Where is Timber Creek?

Timber Creek is a small roadside town, located 285 km west of Katherine and 193 km east of the border between the Northern Territory and Western Australia on the Victoria Highway. The town site was discovered in 1856 by explorer Augustus Charles Gregory. It wasn't until 1898 that a permanent police presence was established. Since that time it has grown to it's current population of around 600 in the township and about 1800 in the surrounding area. The Gregory National Park is right next door and covers approximately 13,000 sq kms. 

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Short history

Timber Creek is the traditional land of the Ngaliwurra Aboriginal people, who provided early European settlers with valuable bush knowledge and acted as guides for police. Throughout the region Ngaringman is the main language except at Yarralin where it is Gurundji.

In 1855 the explorer Augustus Charles Gregory, financially backed by the Colonial Office, sailed from Moreton Bay, around the coast of Queensland and the Northern Territory and up the Victoria River. Gregory's boat was wrecked at the site of Timber Creek and it is claimed that Gregory named the site after cutting timber to repair his vessel. The site of Gregory's camp, known as Gregory's Tree Reserve, can be found to the west of the town. The boab tree with the date '2 July 1856' clearly carved in it can be accessed from a track which runs from a cairn on the Victoria Highway to the tree at the riverside. Over a period of eight months Gregory with various numbers of the expedition explored large areas of the Victoria River catchment and penetrated nearly 500 km south, along Sturt Creek, to the edge of the Great Sandy Desert.

Gregory was one of the many believers in an 'inland sea' within Australia’s centre. He explored the Elsey, Roper and McArthur Rivers, in 16 months travelling more than 8000 km. The subsequent settlement of the area resulted in Timber Creek becoming an important port for the surrounding cattle stations particularly Victoria River Downs Station which was then the largest pastoral enterprise in Australia. The river was used until the 1930s when road transport made it redundant. A police station was first established in Timber Creek in 1898. Initially just a hut and a goat yard, the dwellings were upgraded to iron and steel in 1908, now the Timber Creek Police Station Museum.


Fishing Competition


The town features several attractions that preserve its rich pastoral and exploration heritage and fishing is one of Timber Creek's biggest draw cards. The beautiful Victoria River, running through deep valleys and gorges, is one of the Northern Territory's most scenic places to catch barramundi. Gregory National Park is Timber Creek’s backyard. Covering an area of approximately 13 000 sq km, the park is home to red-rimmed escarpment ranges, plunging gorges and ancient boab trees.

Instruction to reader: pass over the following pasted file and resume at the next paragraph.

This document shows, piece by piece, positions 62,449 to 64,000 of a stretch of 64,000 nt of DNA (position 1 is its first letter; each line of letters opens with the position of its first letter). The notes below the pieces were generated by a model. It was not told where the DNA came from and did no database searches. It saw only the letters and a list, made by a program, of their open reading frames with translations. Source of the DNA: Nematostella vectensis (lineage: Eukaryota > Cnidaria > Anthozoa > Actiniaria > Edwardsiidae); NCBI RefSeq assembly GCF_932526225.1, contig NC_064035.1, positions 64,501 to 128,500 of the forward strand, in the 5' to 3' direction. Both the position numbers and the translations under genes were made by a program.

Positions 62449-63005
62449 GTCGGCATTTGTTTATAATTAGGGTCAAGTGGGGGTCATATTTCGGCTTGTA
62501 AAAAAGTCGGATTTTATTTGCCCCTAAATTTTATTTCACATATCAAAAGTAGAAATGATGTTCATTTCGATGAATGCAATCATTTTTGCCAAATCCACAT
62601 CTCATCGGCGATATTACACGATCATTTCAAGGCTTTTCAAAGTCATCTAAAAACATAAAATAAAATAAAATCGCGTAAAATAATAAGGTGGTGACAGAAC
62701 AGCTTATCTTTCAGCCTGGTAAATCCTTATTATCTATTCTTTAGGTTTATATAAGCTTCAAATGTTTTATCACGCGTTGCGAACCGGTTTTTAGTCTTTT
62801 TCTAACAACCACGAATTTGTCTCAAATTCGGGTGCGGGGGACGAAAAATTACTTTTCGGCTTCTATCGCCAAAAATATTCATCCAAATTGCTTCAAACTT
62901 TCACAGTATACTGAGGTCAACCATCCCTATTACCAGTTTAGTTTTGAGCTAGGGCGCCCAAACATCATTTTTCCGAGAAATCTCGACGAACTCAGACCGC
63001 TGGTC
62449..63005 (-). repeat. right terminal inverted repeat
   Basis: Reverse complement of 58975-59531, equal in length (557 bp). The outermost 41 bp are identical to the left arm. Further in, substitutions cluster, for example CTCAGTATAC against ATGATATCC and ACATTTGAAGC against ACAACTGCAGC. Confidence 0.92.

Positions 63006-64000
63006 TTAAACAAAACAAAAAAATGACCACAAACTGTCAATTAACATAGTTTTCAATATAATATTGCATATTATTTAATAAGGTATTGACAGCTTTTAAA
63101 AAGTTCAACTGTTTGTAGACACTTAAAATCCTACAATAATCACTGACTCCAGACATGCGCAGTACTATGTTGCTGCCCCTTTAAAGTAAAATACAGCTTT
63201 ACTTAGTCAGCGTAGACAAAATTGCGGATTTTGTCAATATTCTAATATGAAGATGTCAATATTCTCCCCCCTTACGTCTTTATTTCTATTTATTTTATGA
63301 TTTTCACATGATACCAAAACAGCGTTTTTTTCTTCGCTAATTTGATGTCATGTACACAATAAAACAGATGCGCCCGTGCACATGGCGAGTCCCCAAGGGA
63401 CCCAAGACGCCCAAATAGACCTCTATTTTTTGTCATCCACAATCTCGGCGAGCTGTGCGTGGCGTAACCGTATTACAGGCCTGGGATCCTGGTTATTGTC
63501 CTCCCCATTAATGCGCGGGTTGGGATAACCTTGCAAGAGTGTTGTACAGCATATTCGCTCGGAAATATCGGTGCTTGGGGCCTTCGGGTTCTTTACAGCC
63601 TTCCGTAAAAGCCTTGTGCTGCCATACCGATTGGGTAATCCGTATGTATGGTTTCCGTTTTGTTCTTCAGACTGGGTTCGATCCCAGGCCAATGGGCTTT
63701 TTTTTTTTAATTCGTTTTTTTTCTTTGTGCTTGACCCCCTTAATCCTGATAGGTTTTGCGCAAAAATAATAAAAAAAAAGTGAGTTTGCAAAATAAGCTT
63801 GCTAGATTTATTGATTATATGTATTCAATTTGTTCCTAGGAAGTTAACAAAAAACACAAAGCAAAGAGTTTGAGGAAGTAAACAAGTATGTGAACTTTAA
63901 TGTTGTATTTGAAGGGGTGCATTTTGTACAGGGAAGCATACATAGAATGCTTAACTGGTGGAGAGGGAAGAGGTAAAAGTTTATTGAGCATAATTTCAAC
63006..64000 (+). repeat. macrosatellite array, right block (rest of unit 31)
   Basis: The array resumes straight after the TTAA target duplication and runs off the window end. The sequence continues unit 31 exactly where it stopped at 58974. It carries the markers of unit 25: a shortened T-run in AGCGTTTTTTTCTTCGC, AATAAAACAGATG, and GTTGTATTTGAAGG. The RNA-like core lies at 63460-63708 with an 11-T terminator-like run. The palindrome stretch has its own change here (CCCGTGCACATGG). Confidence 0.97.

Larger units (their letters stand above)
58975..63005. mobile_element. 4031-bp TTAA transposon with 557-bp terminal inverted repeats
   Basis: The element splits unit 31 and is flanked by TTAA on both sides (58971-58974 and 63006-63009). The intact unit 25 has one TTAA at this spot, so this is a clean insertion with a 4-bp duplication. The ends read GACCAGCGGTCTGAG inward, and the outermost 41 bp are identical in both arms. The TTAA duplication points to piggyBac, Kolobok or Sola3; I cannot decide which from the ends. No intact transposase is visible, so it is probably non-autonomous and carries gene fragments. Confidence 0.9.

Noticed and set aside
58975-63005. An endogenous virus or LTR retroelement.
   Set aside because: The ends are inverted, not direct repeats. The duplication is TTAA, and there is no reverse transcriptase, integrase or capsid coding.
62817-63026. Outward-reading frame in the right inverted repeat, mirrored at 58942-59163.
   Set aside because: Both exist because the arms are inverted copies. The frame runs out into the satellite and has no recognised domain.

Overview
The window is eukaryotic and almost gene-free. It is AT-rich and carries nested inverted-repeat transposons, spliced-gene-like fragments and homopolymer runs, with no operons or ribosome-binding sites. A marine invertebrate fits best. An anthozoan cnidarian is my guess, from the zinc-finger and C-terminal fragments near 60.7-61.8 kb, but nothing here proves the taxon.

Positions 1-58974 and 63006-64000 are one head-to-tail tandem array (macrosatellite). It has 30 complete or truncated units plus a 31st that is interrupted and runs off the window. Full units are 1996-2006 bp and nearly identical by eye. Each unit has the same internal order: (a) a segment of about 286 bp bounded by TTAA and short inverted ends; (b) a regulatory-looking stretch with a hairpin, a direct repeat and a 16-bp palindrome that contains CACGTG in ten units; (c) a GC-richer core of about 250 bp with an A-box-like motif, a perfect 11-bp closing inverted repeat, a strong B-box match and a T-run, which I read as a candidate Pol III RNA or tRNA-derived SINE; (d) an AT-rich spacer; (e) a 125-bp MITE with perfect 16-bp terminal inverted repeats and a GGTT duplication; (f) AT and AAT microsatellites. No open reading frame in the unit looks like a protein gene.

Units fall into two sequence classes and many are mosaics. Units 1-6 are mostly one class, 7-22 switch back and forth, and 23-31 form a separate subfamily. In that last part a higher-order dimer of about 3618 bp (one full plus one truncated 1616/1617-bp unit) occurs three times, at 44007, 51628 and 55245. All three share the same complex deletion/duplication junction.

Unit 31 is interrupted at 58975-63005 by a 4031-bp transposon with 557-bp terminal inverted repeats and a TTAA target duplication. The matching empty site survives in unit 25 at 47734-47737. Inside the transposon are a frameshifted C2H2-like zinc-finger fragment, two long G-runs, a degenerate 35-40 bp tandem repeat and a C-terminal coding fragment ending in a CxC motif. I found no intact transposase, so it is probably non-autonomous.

• watch the nightly turtle and crocodile feeding in Timber Creek at the back of the Circle F Caravan Park and Motel.
  • walk from the Circle F Caravan Park and Motel along the heritage trail as it follows Timber Creek to the old National Trust Timber Creek Police Station, built in 1908. It is sign posted with the history of Timber Creek with the occasional park benches to relax upon. In the early morning or at dusk are the best times to observe the local wildlife (wallabies, birds, insects, etc.).
  • drive up to the escarpment above town and take in the spectacular views from the ANZAC memorial for the Australian Coast watchers.
  • fishing in the untamed Victoria River for Barramundi or mud crabs. Timber Creek runs into the much larger Victoria River a few kilometres out of town.
  • take a spectacular high speed Sunset River Cruise up the Victoria River observing the abundant Australian wildlife as they come down to the river for a final drink for the day. Wildlife along the river include kangaroos, wallabies, sea eagles, crocodiles, fish, etc)
  • visit the nearby...
    • Gregory National Park, the Territory's second largest national park covering 13,000 square kilometres
    • Limestone Gorge and swimming hole.
  • Further afield visit Keep River National Park featuring Aboriginal rock art and Bullita Outstation with stockyards, old homestead, and camping area.



The wet season (November to April) high temperature for Timber Creek is approximately 35oC and the low approximately 25oC.

The dry season high (May to October) is approximately 30oC and the low approximately 19oC.


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